Mr. Rousseau, of the FNSEA, contrasted the “attentiveness” of Gabriel Attal — Mr. Macron’s newly appointed prime minister, who has spent much of the past week trying to placate the farmers — with the European Union’s “deafness.”
“Europe is our future,” Mr. Rousseau said at the news conference in Paris. But he added, “We do not understand this technocratic Europe.”
Previous attempts by Mr. Macron’s government to appease the farmers had mostly failed. Winegrowers, grain growers, cattle farmers, fruit and vegetable producers, and others have complained about being buried in environmental hassles and administrative paperwork as they struggle to make a living wage.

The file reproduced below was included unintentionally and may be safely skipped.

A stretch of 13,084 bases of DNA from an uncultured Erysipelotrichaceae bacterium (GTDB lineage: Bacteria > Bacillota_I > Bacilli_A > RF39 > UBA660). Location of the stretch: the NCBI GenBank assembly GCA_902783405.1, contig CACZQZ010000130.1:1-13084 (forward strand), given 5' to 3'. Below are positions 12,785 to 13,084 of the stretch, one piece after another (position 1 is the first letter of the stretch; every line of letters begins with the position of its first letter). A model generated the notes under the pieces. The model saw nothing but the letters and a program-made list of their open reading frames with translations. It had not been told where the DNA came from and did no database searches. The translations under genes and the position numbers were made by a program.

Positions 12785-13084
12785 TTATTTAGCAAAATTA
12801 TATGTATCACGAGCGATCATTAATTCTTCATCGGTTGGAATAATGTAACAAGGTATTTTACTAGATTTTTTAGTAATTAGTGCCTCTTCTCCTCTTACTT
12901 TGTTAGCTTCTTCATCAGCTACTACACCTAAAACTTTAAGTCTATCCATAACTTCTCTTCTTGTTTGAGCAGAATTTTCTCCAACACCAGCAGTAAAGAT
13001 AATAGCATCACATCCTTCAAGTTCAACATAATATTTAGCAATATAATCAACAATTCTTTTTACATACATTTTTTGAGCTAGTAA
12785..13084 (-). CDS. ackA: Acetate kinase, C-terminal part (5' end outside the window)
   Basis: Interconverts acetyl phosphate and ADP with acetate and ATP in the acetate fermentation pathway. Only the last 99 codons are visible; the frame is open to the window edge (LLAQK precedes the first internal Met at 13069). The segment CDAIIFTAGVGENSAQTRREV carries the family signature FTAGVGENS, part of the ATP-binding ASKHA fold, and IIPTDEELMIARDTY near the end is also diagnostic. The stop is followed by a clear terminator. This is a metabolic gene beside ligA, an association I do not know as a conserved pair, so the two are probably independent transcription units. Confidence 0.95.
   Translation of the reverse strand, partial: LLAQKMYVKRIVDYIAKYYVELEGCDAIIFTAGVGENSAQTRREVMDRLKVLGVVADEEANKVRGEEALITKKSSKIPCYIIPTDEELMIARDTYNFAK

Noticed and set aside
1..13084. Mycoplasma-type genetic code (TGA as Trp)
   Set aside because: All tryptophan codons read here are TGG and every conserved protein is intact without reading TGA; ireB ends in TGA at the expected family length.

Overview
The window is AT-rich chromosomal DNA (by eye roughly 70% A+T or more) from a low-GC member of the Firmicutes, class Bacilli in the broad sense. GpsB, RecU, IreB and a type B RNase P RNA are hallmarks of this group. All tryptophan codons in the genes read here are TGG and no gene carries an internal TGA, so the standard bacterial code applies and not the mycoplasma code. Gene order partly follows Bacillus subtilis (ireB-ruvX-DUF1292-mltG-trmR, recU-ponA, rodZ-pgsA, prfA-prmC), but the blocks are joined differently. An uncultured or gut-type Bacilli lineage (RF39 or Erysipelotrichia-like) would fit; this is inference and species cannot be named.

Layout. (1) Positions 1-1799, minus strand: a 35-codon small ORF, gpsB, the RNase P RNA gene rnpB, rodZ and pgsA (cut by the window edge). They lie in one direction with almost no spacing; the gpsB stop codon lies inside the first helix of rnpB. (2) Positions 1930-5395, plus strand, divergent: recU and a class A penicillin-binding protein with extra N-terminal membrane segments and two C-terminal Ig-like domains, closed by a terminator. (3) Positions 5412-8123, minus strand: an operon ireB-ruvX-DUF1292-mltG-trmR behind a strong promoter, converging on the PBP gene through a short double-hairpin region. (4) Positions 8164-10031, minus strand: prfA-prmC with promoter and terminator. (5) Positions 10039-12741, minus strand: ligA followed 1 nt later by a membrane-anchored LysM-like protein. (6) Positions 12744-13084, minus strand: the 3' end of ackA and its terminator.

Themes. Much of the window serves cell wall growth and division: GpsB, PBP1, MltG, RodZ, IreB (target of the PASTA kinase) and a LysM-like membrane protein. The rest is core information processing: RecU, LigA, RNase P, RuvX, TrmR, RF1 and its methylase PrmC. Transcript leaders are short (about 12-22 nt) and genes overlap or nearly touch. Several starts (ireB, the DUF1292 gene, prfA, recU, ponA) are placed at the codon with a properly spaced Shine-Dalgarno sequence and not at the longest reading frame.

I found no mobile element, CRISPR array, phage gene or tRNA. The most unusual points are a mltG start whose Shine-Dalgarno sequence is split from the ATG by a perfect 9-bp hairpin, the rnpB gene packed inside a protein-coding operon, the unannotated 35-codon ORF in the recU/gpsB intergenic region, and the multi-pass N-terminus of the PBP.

But on Thursday, the two main farmers’ unions hailed “tangible progress” after a new round of announcements that added to a growing list of concessions the government has made over the past week to contain the protesters’ anger.
Mr. Attal said that France would give livestock farmers an aid package worth 150 million euros ($163 million), push for a clearer E.U.-wide definition of lab-grown synthetic meat, temporarily pause a national plan to reduce pesticide use, and ban the import of foreign produce treated with thiacloprid, a pesticide that is already outlawed in France.